a short but busy trip to Los Angeles. Last night, the president’s motorcade tied traffic in knots on some Westside streets. Today it’s Hancock Park and Glendale raises cash for Democrats at the home of “Friends” producer Marta Kaufman and then heads east. During his visit to L.A., the president also met with the family of Gerardo Hernandez, the TSA officer who was killed earlier this month at LAX…A jury has awarded a former L.A. Fire Dept. inspector more than a $1 million for racism that he suffered at the hands of colleagues. The jury found that Jabari Jumaane, an African-American, was discriminated against during his more than 30-year career because of his race. An earlier jury ruled against Jumaane, but that verdict was overturned because of juror misconduct…Fast food continues to be a staple in the diet of many California kids. A new study from the UCLA Center for Health Policy Researchfinds that 60 percent of families surveyed with children between the 2 and 5 said they’d had fast food at least once in the previous week. About 10 percent had had it three times or more. The survey says a little more than half of California kids are eating enough fruits and vegetables…With our nights getting colder, officials are preparing to open more than a dozen winter shelters for the county’s homeless. The shelters will open December 1st in areas ranging from Lancaster and Long Beach to downtown L.A. Collectively, they have about 1,500 beds. County officials estimate that there are more than 57,000 homeless people here, a 16 percent increase since 2011…A 400-year Italian painting that was looted by the Nazis and returned to its rightful owner just last week is being donated to the L.A. County Museum of Art. The life-size figure of St. Catherine of Alexandria is the work of the Baroque artist Bernardo Strozzi. It’s worth up to $3 million. The L.A. Times reports the painting was pillaged by the Nazis during World War II. It disappeared for decades before resurfacing five years ago at an auction…Kobe Bryant has a new deal that ought to keep the perennial All-Star in purple and gold for his whole career. Bryant has yet to take the court this year as he recovers from a torn Achilles tendon suffered at the end of last season. And at 35, he’s getting a little long in the tooth for the NBA. But neither of these factors stopped the Lakers from signing Bryant to a deal will keep him the League’s highest paid player. Bryant will reportedly earn nearly $50-million over the two years.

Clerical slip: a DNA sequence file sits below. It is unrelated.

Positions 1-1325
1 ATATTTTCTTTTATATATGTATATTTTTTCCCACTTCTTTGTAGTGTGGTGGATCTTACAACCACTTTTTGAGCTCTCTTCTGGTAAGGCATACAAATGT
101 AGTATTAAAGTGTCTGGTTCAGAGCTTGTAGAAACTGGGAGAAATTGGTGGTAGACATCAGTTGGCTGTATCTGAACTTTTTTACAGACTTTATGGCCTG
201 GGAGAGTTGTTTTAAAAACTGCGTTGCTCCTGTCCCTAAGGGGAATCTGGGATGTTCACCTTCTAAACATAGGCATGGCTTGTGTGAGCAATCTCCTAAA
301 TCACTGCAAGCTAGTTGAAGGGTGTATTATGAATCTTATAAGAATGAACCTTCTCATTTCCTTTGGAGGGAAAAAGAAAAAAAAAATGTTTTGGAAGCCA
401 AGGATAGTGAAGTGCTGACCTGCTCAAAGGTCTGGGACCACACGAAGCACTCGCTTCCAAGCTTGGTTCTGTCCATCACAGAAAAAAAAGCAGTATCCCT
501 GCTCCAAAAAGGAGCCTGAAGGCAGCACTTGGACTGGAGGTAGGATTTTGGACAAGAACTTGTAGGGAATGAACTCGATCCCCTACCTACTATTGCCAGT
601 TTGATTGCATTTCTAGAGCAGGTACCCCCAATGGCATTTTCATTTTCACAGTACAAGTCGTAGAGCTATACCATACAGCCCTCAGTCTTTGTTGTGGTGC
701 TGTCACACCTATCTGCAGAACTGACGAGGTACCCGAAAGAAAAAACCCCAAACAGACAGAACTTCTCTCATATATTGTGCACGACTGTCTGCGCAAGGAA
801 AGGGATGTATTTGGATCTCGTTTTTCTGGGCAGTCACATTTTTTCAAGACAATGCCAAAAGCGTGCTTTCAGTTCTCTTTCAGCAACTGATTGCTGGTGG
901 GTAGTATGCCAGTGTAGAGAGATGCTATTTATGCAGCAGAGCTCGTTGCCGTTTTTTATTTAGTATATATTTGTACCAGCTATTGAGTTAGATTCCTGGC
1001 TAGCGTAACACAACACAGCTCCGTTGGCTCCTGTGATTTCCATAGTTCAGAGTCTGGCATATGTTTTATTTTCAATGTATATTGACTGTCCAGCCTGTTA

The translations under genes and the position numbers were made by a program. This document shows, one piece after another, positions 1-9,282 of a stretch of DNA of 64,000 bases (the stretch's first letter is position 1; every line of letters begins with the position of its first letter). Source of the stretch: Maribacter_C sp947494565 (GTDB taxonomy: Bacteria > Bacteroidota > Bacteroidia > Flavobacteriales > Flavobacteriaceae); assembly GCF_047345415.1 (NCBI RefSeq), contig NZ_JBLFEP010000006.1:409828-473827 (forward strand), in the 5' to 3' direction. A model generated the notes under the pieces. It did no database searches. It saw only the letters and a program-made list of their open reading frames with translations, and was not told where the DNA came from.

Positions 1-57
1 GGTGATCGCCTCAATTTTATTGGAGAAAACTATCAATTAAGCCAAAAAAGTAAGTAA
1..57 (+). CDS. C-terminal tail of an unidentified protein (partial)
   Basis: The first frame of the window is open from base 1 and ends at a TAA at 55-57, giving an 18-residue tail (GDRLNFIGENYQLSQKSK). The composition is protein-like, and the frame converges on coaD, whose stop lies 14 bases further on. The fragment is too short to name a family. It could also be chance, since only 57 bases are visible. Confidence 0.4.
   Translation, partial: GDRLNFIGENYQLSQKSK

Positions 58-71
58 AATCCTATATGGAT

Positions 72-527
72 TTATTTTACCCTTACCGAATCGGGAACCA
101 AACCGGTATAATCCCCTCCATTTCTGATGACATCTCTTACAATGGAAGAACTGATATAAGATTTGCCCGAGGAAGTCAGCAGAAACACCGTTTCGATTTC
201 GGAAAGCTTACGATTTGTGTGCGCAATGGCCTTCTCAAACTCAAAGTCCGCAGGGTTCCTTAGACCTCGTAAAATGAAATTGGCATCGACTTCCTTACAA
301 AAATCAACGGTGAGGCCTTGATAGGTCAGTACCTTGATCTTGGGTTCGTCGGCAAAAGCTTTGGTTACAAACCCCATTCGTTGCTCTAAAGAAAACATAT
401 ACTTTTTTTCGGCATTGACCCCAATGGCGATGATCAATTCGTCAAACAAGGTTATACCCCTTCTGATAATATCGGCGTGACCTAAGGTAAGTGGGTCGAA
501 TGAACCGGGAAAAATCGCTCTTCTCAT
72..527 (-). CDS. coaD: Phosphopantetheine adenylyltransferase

Pockets full: Obama prepares to wrap up L.A. visit
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